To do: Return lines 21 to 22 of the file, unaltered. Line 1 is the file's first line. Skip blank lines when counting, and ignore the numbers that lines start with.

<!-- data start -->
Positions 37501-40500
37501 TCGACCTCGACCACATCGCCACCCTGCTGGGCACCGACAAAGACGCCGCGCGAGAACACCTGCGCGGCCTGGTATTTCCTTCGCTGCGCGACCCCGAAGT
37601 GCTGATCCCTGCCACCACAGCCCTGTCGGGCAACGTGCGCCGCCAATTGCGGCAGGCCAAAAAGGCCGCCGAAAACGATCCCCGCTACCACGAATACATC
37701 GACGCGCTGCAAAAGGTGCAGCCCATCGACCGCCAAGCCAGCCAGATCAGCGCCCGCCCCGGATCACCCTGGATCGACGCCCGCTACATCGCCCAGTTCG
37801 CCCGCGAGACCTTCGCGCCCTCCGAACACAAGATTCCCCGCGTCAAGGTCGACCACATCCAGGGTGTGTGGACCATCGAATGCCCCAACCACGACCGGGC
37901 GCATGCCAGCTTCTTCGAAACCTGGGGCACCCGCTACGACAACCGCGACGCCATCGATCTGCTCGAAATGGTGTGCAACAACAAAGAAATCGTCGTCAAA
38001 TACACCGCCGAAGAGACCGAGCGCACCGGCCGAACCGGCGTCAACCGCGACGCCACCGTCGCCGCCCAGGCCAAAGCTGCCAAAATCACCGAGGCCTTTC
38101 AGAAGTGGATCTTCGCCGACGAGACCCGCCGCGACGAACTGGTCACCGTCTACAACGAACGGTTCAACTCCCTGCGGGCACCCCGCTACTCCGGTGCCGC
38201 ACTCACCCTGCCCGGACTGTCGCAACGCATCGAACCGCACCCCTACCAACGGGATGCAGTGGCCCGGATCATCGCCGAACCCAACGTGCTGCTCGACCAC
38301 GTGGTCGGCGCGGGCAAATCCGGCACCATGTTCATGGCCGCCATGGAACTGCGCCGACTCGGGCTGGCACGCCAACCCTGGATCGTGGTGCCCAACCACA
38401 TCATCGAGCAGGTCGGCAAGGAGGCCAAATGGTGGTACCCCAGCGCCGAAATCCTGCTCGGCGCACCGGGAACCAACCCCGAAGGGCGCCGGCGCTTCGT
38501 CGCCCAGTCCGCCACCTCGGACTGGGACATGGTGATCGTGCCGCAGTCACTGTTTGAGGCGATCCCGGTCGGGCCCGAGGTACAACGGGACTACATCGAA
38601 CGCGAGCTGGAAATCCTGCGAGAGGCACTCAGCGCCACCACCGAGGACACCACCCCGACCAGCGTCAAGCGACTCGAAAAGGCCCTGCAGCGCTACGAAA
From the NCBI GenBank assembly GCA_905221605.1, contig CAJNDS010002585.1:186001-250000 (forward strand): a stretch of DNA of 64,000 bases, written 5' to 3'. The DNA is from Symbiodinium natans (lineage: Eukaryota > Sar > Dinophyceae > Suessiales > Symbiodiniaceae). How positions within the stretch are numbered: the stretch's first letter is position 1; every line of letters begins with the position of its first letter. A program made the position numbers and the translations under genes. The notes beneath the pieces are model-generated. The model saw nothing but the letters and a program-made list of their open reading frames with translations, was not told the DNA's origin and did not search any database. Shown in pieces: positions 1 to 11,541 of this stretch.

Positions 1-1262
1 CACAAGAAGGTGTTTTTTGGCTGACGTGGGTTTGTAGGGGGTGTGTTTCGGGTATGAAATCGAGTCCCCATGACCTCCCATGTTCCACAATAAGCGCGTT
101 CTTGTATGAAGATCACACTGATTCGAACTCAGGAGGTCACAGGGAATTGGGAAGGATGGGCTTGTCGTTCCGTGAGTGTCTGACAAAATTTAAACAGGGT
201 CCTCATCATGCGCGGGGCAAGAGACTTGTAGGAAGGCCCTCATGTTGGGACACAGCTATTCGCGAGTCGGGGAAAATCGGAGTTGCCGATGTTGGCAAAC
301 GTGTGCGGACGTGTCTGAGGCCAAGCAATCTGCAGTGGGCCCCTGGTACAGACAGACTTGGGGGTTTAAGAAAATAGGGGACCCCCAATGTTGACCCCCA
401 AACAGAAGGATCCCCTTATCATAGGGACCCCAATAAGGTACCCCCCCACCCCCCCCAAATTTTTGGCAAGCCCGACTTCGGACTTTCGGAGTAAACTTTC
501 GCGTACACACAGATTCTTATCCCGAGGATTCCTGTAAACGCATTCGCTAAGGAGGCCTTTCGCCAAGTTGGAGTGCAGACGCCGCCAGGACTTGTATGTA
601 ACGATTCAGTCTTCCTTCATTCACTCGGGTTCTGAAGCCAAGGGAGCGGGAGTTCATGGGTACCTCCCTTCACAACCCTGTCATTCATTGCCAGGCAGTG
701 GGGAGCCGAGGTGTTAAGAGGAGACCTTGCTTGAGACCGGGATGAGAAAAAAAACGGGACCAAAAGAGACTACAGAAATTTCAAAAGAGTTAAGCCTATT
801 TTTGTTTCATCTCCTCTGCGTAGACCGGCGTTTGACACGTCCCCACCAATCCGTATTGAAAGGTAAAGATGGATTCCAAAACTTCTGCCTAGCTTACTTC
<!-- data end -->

501 GCGTACACACAGATTCTTATCCCGAGGATTCCTGTAAACGCATTCGCTAAGGAGGCCTTTCGCCAAGTTGGAGTGCAGACGCCGCCAGGACTTGTATGTA
601 ACGATTCAGTCTTCCTTCATTCACTCGGGTTCTGAAGCCAAGGGAGCGGGAGTTCATGGGTACCTCCCTTCACAACCCTGTCATTCATTGCCAGGCAGTG